When I made the switch to the Mac back in 2006, one of the hardest things to give up was “Clacky”, my much beloved IBM Model M keyboard. Not having the Command Key, or a Windows key for that matter, was an unfortunate deal killer for me. Granted the keyboard was made in 1990, so - Read More-
Today Apple unveiled new iMacs, which marks the second refresh to the line since I purchased my 27″ i7 back in January 2010. I dug through the specs, like I’ve done before, to see if there was anything compelling enough to consider upgrading. The differences between what I have now and the new 27″ i7 - Read More-
Apple just came out with their latest iMacs yesterday, so I took a look at their specs to see how much has changed in the last six months. I’m happy to say very little! If I were to replace my 27″ i7 iMac today, I would get the following: A processor that is .13GHz faster. - Read More-
There are many distractions that entertain me throughout the day. Some from Twitter, others from RSS feeds. The following are the best of the best for a Friday: Perking Up: The Coffee Economy Awakes iPhone Web Development Honoring Apple from 1976 to the Italian introduction of the iPad StreetMuseum Tina Fey’s greatest comedy moments I - Read More-
I recently upgraded from version 1.0 of the iPhone to the iPhone 3Gs and did so using the “Restore from backup” feature. For the most part everything went fine, but for a couple of security apps that I use, the transition was all but smooth. Without getting too technical, what I learned was that these - Read More-
I’ve written in the past how much I enjoy Broadcatching, but since that article it’s become harder and harder to use BitTorrent to successfully download content. On the other hand, it could also be that broadcatching has the same hurdles it always had, but I’m just now finding it tedious. Whatver the case, downloading TV isn’t what it use to be back in the day – like 9 months ago. Of course, I’ve also been a big proponet of the broadcasters selling their content online via download. In fact, for the record, I wrote about the viability of this content distribution channel back in May 2005. So you can imagine my elation and sense of validation when Apple announced that they were now distributing television via iTunes.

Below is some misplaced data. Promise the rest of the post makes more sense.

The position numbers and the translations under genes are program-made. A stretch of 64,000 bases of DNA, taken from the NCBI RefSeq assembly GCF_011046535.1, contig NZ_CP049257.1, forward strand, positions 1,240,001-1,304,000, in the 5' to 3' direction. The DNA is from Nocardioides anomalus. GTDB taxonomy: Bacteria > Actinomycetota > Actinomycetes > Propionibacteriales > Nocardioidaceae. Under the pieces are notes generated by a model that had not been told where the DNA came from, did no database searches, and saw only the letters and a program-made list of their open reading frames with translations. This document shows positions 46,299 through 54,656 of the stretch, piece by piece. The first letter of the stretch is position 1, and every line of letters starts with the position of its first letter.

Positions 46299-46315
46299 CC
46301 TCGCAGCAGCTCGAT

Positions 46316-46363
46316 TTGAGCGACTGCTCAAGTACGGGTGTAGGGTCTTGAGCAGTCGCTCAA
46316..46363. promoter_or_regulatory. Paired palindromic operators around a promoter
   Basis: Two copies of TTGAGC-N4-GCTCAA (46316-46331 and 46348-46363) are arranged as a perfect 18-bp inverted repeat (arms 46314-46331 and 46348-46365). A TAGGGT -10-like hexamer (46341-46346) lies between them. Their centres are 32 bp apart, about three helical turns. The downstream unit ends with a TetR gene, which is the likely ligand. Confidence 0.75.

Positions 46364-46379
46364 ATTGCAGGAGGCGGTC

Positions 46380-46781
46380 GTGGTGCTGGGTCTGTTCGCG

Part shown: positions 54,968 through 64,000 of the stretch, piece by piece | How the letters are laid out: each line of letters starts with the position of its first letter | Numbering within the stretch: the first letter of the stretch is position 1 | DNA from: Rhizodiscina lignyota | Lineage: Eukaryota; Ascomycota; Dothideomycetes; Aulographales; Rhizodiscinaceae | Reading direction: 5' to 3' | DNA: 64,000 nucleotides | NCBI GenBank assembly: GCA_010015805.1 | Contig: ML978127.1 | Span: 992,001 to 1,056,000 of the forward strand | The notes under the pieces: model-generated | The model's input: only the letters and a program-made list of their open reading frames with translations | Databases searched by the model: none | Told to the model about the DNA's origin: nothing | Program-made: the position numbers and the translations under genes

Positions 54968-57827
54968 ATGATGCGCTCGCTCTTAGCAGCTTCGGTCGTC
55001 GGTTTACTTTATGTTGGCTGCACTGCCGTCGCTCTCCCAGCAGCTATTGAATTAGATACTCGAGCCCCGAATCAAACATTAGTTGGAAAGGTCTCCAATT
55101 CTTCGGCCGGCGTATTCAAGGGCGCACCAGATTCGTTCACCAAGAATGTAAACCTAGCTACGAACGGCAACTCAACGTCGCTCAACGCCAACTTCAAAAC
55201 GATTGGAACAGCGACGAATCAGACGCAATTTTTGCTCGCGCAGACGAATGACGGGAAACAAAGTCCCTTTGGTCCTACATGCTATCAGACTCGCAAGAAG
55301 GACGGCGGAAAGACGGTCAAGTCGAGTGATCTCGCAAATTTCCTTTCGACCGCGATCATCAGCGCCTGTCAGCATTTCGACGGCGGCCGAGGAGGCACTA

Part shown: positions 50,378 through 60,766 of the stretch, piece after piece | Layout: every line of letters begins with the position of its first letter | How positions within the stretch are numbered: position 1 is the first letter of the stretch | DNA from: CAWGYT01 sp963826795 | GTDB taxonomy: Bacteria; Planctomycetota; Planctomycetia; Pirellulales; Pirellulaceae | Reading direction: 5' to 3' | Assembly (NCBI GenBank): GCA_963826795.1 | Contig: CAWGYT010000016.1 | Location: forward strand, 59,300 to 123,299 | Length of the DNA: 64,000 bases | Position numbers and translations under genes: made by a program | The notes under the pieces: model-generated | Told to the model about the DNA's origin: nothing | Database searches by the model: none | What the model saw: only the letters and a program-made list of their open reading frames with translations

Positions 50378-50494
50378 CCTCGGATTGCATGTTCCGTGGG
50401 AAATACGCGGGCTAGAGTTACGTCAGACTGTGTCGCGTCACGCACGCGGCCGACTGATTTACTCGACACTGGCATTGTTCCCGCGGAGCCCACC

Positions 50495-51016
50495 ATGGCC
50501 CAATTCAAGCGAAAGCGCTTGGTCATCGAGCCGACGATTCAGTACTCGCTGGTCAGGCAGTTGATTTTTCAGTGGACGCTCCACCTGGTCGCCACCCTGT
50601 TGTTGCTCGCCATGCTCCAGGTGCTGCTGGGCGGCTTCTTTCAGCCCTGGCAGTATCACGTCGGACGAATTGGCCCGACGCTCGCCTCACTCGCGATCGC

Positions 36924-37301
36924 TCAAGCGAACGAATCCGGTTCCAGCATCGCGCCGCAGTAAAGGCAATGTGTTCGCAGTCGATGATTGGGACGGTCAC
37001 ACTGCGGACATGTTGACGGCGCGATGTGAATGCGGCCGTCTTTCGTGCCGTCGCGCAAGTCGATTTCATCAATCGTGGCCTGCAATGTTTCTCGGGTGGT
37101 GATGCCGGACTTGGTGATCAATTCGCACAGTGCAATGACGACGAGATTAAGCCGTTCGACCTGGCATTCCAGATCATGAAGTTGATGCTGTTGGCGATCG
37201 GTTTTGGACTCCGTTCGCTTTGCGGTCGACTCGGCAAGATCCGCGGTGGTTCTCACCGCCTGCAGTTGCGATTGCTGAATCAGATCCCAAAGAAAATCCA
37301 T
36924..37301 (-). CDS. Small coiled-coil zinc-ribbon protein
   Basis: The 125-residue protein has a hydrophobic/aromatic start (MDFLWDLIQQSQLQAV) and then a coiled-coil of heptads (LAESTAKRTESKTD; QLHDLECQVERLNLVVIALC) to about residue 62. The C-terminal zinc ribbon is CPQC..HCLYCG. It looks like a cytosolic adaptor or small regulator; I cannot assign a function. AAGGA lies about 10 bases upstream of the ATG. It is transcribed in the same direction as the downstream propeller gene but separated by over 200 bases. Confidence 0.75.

In case you missed the announcement, Apple released its next generation iPods and one of the new features was the ability to play videos. In addition, they announced that they were now making available for sale music videos and select television content from ABC and Disney. This was HUGE news, because it was the first step in what will probably become an avalanche of content. For now though, there’s only 3 shows from ABC (Lost, Desperate Housewives, and Night Stalker) and 2 from Disney (That’s So Raven, and The Suite Life of Zack and Cody), but with those two large networks signed up, it’s only a matter of time before other broadcasters belly up to the bar.
Now I could lose myself in the possibilities and the excitement of what’s to come, but given that the menu that is currently available for TV is fairly small, I think I’ll refrain. Why? Because it’s clear that the powers that be want to make sure that this model is viable. By releasing only three shows a piece, the broadcasters clearly want some proof before they go whole hog and provide more content. I was expecting to have to wait six months before the results came out, but Apple announced on October 10th that they had sold over 1 Million videos in 20 days. Whaaa?!? :O